"Unicorn Store" is pretty much what you would expect from a movie about an adult woman obsessed with unicorns — glitter-covered and sickeningly sweet. While it’s certainly colorful enough, the movie doesn’t follow through on the cast’s potential.
The movie follows Kit (Brie Larson), an adult woman who’s having a rough time and living with her parents after her artist dreams are crushed. She begins to turn things around after getting an invitation to a mysterious store, run by a man known simply as the salesman (Samuel L. Jackson) who tells her he can get her the thing she’s dreamed about for years — a real live unicorn.
The opening scene show Kit, exhilarated and covered in all sorts of paint and glitter, as she works on her art pieces, in direct contrast to the other artists, a bunch of pretentious men dressed in black, working in boring monochrome. She steps a little away from her work and then we see it — she’s smeared the canvas and the surrounding wall with a rainbow, a unicorn at the center.
Predictably, the others hate it. Even for the movie-watcher, it’s hard not to cringe at her manic unicorn frenzy. But even though it seems a little creepy that Kit, a fully grown woman, is obsessed with unicorns and has long conversations with her care bears, it’s actually really well done in the beginning of the movie.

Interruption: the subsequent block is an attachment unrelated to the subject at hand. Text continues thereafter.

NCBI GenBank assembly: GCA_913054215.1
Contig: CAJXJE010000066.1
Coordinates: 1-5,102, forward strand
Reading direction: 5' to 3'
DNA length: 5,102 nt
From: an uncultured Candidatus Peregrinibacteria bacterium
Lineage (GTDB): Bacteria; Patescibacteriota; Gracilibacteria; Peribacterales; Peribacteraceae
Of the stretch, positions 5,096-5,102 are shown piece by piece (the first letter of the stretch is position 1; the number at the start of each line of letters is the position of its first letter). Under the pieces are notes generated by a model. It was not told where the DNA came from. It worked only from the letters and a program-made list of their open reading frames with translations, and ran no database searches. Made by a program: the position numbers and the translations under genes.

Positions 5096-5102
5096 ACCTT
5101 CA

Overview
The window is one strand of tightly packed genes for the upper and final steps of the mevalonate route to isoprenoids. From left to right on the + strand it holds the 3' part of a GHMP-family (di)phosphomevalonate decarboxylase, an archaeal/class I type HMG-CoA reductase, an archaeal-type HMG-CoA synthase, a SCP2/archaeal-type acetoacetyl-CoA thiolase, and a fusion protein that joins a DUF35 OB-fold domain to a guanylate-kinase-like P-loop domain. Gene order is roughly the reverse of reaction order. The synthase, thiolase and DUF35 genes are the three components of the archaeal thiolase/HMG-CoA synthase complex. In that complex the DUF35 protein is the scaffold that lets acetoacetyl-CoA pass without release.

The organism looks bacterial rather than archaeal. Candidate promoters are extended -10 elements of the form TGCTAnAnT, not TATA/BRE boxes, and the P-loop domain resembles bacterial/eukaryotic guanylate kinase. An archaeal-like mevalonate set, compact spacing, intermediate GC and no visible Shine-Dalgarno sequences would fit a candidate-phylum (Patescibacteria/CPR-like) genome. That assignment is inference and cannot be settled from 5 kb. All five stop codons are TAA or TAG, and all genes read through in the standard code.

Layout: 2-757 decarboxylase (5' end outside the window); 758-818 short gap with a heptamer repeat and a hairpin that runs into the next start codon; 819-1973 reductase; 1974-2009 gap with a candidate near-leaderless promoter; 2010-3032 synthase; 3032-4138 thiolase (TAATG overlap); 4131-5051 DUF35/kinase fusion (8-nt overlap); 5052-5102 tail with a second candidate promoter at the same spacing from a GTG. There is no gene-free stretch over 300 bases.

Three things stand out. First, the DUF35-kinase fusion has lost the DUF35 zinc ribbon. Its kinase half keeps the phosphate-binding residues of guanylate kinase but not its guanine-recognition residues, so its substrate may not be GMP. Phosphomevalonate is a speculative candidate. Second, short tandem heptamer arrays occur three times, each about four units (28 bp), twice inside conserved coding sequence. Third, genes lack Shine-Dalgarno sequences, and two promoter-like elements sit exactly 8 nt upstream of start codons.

You start to think that hey, maybe she’s got a point with all this childish whimsy, especially when she’s contrasted to the people around her and their unemotional ways. All of the supporting characters are really well-done, especially those who Kit interacts with in the workplace. Her boss, Gary (Hamish Linklater) is just the right amount of creepy and bland.
The way Linklater plays him is amazing. He practically outshines the main character with his hangdog attitude and really weird conversations. Gary sounds like Eeyore and is like the human equivalent of the color beige. When he and Kit meet for the first time, it’s because he shuffles up to her and points to a pound cake recipe he wants her to print out. Amazing.
There needed to be more Gary time, especially the way he uses his position in the company to act in very uncomfortable ways. This is one of the main flaws in the movie — the relationships and characters are really interesting, but not fleshed out enough or given enough screen time.
This is especially true for Virgil (Mamoudou Athie), Kit’s love interest who’s adorable but not really given a personality. Another really big issue was how quickly the movie becomes saccharine and boring. “Unicorn Store” was great in the beginning, funny and full of quirky new ideas, but then it completely deteriorated.
The latter half of the movie is just Kit making speeches about love, believing in yourself, that type of thing. While “Unicorn Store” has a lot of promise, it ends really poorly. It’s just too much sentimental stuff that’s really boring and saccharine. By the end, the viewer’s the one ready to barf rainbows.